Unable to sustain their own livestock in the desert, Saudi Arabia is scooping up more and more American farmland, with the onus now on drought-stricken U.S. states to raise the crops to feed Saudi dairy cows.
Saudi dairy company Almarai, which in 2014 bought 9,600 acres of farmland in Arizona, has expanded its U.S. farmland holdings to 14,000 acres, causing growing worries about the state of local water reserves in drought-stricken Palo Verde Valley in southern California. Continue reading
China’s rise and push for resources will bring a whole host of other issues to come with it. Given previous actions in Africa, one can get a glimpse of what is to possibly happen in a takeover of Latin America as a result in regards to human rights. This can also have a profound effect on agricultural prices and commodities as demand rises from feeding the world’s most populous nation. Militarily, China has also for some time expanded it’s relations in America’s neglected backyard.
Few were surprised when Venezuela announced a deal with China last week to restore 1.4 million acres of unproductive farmland across the oil-rich but impoverished South American nation.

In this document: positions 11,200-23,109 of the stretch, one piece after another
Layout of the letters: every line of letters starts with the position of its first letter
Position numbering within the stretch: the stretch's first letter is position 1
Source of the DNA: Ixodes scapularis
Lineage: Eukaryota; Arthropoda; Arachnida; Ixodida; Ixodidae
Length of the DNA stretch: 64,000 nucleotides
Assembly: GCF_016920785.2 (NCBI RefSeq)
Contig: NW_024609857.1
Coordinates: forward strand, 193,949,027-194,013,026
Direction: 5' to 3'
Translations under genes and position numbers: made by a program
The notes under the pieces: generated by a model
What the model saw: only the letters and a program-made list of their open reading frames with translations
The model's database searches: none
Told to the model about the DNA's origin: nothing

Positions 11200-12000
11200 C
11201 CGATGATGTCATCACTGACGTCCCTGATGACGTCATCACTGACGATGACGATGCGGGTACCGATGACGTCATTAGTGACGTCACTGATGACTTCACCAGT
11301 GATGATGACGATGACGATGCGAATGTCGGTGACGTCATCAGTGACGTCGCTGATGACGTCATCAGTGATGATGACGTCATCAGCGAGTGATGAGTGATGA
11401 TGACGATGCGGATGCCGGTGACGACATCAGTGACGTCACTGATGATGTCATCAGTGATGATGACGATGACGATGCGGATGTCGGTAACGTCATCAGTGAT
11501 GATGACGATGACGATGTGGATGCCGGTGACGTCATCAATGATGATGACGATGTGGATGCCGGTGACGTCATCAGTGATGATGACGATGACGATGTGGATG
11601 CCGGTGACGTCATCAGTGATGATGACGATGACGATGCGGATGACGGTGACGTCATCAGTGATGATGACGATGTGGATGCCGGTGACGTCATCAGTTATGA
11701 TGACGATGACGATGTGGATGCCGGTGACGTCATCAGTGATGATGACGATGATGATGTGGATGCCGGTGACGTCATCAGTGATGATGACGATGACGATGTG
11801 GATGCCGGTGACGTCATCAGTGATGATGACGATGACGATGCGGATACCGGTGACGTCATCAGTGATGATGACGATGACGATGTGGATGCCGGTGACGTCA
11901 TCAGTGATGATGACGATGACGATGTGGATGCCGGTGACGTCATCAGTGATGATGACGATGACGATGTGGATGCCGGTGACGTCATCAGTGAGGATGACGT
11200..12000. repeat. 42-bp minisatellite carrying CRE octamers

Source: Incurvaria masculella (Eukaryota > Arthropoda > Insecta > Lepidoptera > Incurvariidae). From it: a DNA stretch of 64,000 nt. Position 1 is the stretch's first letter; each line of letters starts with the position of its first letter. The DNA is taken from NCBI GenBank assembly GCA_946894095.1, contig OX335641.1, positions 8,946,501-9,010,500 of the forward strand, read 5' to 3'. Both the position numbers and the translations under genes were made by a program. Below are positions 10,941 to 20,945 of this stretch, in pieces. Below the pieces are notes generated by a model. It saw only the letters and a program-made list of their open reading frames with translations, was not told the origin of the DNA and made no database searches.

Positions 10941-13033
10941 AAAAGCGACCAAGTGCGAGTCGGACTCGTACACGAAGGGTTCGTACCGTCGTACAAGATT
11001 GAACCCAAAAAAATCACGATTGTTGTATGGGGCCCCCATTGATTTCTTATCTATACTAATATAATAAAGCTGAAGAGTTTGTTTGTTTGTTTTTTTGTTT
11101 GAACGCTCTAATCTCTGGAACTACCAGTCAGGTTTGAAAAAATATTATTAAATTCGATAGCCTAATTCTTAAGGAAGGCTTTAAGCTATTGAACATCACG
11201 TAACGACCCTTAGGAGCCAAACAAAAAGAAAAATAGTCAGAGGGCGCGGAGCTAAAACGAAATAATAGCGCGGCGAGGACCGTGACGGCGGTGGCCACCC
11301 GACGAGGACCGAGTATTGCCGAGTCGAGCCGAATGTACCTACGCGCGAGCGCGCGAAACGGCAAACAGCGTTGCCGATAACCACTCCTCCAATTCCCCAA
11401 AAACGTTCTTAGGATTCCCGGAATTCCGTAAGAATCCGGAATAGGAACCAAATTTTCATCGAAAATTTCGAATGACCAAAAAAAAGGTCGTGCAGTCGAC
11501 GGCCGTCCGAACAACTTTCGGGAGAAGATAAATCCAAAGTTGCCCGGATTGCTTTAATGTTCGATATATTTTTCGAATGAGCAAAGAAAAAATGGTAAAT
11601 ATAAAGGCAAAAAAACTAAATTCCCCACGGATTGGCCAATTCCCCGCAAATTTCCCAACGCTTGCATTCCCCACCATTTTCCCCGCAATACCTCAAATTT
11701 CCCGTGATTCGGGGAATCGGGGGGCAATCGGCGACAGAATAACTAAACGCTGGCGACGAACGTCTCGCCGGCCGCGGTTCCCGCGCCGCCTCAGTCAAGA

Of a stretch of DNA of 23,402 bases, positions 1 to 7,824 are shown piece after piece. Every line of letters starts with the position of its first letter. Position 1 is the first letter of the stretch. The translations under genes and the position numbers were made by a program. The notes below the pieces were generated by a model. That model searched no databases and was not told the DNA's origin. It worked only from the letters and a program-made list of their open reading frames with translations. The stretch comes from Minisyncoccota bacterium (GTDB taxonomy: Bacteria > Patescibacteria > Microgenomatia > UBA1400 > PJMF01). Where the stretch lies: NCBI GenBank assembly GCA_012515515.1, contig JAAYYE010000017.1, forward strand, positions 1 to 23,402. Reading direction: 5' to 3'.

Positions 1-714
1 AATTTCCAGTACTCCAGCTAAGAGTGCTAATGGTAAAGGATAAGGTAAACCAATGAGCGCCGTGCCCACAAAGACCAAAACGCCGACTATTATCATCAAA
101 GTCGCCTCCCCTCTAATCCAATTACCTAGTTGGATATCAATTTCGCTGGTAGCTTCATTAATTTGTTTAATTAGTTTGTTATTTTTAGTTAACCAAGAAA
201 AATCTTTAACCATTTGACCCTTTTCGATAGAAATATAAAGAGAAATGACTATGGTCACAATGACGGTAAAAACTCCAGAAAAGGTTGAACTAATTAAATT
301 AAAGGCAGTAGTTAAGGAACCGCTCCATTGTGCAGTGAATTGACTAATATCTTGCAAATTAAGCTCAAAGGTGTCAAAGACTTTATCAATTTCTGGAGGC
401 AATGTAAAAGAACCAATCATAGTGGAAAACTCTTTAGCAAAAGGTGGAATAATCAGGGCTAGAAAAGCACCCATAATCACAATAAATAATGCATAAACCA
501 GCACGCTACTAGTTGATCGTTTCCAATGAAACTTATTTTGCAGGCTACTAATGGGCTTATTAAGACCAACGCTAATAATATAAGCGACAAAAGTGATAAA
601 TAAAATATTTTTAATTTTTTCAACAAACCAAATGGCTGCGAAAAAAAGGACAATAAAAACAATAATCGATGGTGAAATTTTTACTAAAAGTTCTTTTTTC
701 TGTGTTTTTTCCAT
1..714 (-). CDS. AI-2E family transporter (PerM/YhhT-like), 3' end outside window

China increasingly is buying farmland and agricultural companies in South America to feed its ever-growing population, currently estimated to be 1.34 billion.
The most important aspect of China’s agricultural investment in Latin America is that “it is a part of the increasing physical footprint of the People’s Republic of China that is just beginning to occur,” said Evan Ellis, an assistant professor at National Defense University in Washington.
Mr. Ellis said that “with the Chinese becoming mine owners, petroleum-field operators, factory managers and dam builders in Latin America,” China’s farming operations there “will immerse the Chinese, with their very different culture, in one of the most politically charged phenomena in the region – the relationship between the Latin American people and their land.”
Central to China’s rising agricultural-industrial complex are soybeans from Brazil and Argentina, millions of tons of which the Chinese are importing to feed cows and pigs to meet a growing demand for meat.
Full article: China plants bitter seeds in South American farmland (Washington Times)